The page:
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Analysis: 2015 To End At Least 15% Down In Rus-S.A. Fruit Trade Due To Customs Labelling Requirement Featured

25 November 2015
Fruit is the biggest segment of trade between South Africa (RSA) and Russia. Trade between the two countries began in the 90s and 2000s, during which time fruit accounted for 60 percent of the trade turnover. As trade of other commodities increased of , the share of fruit of SA exports dropped to 30-35% of the turnover, remaining a substantial part of trade relations between the two countries, according to Mikhail Fateev, head of the Food and Agriculture Sector of Russia-RSA Business Council, whose analysis of the situation is contained here in this article.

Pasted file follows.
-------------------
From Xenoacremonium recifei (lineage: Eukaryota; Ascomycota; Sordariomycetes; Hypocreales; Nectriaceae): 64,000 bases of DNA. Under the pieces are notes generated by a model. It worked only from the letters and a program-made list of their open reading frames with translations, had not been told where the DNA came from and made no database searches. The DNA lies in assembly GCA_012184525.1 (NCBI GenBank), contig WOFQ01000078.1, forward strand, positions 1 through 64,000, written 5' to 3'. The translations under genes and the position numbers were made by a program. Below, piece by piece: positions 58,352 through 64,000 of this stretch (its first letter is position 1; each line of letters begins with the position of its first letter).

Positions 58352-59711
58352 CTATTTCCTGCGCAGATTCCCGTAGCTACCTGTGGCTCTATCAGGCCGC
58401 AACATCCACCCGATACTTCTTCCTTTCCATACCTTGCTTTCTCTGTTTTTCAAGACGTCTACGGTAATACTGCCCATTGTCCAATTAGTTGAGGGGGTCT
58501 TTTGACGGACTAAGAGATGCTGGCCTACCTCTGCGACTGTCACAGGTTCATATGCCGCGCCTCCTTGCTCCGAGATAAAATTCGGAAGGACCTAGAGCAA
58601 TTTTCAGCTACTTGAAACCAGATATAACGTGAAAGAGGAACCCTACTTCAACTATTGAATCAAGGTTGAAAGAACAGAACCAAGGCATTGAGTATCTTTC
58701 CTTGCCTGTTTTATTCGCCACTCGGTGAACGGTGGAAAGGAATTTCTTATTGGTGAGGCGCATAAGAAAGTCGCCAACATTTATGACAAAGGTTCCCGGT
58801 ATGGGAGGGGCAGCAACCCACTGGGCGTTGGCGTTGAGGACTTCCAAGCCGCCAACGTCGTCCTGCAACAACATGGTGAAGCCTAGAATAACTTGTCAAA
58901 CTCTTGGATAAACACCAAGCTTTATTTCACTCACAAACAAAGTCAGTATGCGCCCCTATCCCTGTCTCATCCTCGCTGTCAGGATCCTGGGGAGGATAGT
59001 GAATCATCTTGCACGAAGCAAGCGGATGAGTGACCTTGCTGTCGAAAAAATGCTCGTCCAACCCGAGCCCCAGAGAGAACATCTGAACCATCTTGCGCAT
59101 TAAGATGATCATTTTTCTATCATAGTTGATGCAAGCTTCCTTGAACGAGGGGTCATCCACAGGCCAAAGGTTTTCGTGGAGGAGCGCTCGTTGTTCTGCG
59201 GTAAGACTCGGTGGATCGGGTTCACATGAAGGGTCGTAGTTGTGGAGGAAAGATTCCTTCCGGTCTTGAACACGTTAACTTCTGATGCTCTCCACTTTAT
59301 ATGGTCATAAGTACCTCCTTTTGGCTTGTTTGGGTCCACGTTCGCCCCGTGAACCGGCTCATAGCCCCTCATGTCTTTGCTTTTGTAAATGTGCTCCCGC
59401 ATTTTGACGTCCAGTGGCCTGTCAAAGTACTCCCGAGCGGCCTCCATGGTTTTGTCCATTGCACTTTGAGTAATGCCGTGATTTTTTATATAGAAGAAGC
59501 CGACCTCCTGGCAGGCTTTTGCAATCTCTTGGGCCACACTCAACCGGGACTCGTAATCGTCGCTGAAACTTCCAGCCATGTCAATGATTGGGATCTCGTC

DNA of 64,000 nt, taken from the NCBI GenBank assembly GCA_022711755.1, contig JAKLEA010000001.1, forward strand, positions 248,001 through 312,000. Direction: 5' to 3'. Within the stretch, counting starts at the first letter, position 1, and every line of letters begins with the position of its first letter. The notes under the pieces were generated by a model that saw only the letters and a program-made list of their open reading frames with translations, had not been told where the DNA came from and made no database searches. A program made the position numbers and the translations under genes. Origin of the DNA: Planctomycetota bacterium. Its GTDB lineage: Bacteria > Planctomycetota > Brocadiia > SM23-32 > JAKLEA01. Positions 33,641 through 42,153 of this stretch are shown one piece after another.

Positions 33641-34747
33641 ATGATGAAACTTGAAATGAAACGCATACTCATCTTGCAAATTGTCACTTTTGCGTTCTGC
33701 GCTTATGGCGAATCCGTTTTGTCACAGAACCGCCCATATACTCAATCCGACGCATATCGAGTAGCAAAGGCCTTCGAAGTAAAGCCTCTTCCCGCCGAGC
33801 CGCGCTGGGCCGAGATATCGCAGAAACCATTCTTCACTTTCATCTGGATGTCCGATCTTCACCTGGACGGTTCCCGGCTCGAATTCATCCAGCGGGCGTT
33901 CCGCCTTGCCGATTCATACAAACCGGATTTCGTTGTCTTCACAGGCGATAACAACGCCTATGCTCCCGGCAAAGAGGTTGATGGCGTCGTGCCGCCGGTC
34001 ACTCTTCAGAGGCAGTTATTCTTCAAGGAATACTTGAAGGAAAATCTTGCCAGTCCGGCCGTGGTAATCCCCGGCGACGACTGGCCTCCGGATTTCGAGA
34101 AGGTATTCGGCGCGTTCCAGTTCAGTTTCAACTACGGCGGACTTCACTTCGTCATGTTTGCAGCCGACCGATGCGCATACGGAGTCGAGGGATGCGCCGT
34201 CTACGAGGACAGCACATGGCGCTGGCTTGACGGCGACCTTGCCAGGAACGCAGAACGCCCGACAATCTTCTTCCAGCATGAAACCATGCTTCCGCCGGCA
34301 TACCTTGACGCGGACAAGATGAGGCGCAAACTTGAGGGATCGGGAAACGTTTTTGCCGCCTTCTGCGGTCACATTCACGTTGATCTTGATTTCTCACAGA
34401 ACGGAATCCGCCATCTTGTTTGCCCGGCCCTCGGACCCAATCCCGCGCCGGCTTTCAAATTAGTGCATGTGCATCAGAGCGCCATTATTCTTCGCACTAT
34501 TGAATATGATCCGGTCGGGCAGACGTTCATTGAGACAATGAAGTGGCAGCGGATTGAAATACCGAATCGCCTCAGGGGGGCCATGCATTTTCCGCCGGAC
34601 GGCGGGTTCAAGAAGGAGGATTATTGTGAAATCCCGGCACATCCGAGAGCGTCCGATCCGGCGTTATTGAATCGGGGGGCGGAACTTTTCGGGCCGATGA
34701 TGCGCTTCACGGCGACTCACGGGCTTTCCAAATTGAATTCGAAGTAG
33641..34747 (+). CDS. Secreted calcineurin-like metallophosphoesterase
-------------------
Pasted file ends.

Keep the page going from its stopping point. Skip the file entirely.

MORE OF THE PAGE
In South Africa, the Russian market provides jobs for agricultural workers, whose wages are among the lowest in the country. In Russia,South African citrus fruits have become some of the most affordable fruits for Russia’s low income population, pensioners, widows and children. It must be noted that fruit from South Africa does not compete with fruit produced in Russia because of the geographical position of the two countries situated on opposite ends of the globe. Which means that harvest seasons compliment instead of compete with each other. Another characteristic that makes South African citrus competitive is that it cannot be substituted by local production,due to Russia's climate conditions. Because of these reasons and the high quality of South African fruit, perhaps the best available in the international markets, they have become the most advanced and leading item in trade relations between our countries. During Russia's difficult economic situation in 2014, when ruble suffered an unexpected and severe devaluation simultaneously when Western financial sanctions deprived SA exporters and Russian importers access to credit insurance, strong relations between the South African fruit industry and the Russian fruit import business survived the storms and the trade volume in the fruit sector was not substantially affected. The decisions of of our countries leaders, Mr. Jacob Zuma and Mr. Vladimir Putin were of high importance when it came to increasing food exports including fruit from South Africa to Russia, as declared in official communique as the result of an official visit made by President Zuma to Moscow in August 2014. Relations between the two countries were not without its challenges. Shortly after, it was a big shock to South African fruit producers to face a new set of requirements enforced by Russian Customs in compliance with the EAC (EuroAsian Economic Commission) which then began to look specifically at labeled products entering Russia starting from February 15, 2015. It was hard for the South African fruit industry in general and impossible for many enterprises to adhere to these requirements. First of all because of the technologically that was involved. In South Africa, fruits are packed in cartons and mounted on pallets in a way that would permit perishable items to withstand long sea voyage. As perishable items,after the packing the fruits, they are immediately delivered to port in cold storage where they receive distribution instructions: some will be loaded by this exporter to that importer in that country, another batch will be exported to another address of another consignee. There is neither place nor facilities for pallets to be destroyed for affixing any labels on cartons there. It is technologically not possible. It doesn’t mean that the information about the produce, exporter, importer and all that is required by EAC label is ignored. No, it is all available in English and in an electronic format on cartons, pallets and in shipping documents. However, the absence of a sticker on each carton is used to justify refusing the items for entry of the consignment into Russia. It must be also noted that there are not so many people in South Africa who know Russian, especially among farmers and pack house workers. The demand for writing the sticker in Russian introduces extra problems for the producer. Mistakes in spelling are common, while the Russian customs will not forgive even the slightest mistakes. Incidentally, in 20 years of exports to Russia with a record high rate of growth, no language problem has been raised. All shipping documents: Bill of Lading, Certificate of Origin, Phytosanitary Certificate, invoices – all are in English according to international standards and have been recognized in Russia. Especially insurmountable is that the stickers became a requirement for small and medium sector producers. While big farms having long term contracts with big Russian importers are able to program packing and affix stickers while packing, small and medium size producers work on spot market and decision on sending their fruits to this or that market is taken at a last minute before loading. How they can affix EAC labels on each carton? Stickers in Russian are also expensive, about USD 0.50 each. The extra cost for them becomes another reason for changing Russian market for other more welcoming international markets. Thus small and medium sector enterprises are being washed out from the Russian market. It’s the most deplorable development because such enterprises represent at large the black empowerment sector in South African fruit industry. Obviously the political content of introduction of the EAC stickers for trade with South Africa has been overlooked. As a result of the above technical barrier caused by the required stickers the year of 2015 ends with at least a 15 percent decrease of fruit trade between South Africa and Russia. Decisions of the two presidents to increase the supply of fruits from South Africa to Russia are still going unfilled not fulfilled. Ties between South African fruit producers and exporters and their Russian partners – importers of fruits were put to stress due to mutual losses around the stickers. Consumer prices for SA fruits in Russia grew up (3-4 Rubles per kg) to cover the sticker innovation. During the course of the 13th session of Inter-govenmental Russia-RSA Committee on Trade and Economic Cooperation, there was arequest made jointly by the South African Fruit Industry and the Russia-RSA Business Council to consider the above problem and advise Eurasian Economic Commission to look into adjusting their technical regulations for labeling. There were also negotiating with South African fruit industry (FPEF) the model to develop the political end of to increasing fruit supplies from South Africa to Russia aswasdeclared by President of Russian Federation Vladimir Putin and South African President Jacob Zuma in August 2014. Head of Food & Agriculture Sector of Russia-RSA Business Council